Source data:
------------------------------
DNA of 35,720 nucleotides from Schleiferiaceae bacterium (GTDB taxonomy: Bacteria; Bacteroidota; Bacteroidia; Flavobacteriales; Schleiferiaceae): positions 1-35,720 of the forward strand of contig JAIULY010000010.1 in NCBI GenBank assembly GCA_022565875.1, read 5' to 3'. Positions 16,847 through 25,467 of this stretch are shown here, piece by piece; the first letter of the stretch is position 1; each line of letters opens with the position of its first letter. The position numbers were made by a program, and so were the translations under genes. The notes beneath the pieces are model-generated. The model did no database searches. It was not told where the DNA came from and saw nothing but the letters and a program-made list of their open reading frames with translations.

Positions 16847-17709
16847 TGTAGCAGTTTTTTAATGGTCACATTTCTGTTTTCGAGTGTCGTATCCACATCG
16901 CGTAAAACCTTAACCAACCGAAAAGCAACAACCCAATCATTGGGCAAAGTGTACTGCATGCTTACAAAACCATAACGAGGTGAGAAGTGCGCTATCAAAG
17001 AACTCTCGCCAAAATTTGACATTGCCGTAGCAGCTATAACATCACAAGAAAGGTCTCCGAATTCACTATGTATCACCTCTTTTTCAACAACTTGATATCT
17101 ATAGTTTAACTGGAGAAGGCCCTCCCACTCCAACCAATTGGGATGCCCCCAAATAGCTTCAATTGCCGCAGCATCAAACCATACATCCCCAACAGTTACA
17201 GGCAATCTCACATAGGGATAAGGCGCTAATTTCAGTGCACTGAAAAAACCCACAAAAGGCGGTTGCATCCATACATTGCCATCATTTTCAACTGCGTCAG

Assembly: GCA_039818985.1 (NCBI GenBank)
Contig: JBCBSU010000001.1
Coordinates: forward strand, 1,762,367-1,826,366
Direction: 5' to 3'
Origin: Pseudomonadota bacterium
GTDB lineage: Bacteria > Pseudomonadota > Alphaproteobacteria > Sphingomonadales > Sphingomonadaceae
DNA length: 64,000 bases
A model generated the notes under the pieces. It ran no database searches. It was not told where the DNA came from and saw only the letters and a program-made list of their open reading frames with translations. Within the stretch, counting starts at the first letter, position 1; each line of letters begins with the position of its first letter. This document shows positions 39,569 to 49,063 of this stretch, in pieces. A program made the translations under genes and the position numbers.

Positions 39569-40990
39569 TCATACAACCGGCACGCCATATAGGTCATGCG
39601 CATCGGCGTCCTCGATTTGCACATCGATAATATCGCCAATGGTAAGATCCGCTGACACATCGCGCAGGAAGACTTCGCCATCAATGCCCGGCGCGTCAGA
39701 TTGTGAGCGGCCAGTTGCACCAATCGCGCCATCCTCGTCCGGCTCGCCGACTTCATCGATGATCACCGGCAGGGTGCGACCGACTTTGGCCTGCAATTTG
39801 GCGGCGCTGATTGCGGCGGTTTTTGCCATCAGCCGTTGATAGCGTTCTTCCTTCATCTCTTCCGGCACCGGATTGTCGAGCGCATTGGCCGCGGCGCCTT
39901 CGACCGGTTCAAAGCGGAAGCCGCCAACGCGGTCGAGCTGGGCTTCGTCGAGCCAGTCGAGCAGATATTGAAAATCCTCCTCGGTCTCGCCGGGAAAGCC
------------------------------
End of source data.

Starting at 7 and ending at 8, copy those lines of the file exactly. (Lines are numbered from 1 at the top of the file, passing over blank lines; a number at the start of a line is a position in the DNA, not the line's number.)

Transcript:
17201 GGCAATCTCACATAGGGATAAGGCGCTAATTTCAGTGCACTGAAAAAACCCACAAAAGGCGGTTGCATCCATACATTGCCATCATTTTCAACTGCGTCAG

Assembly: GCA_039818985.1 (NCBI GenBank)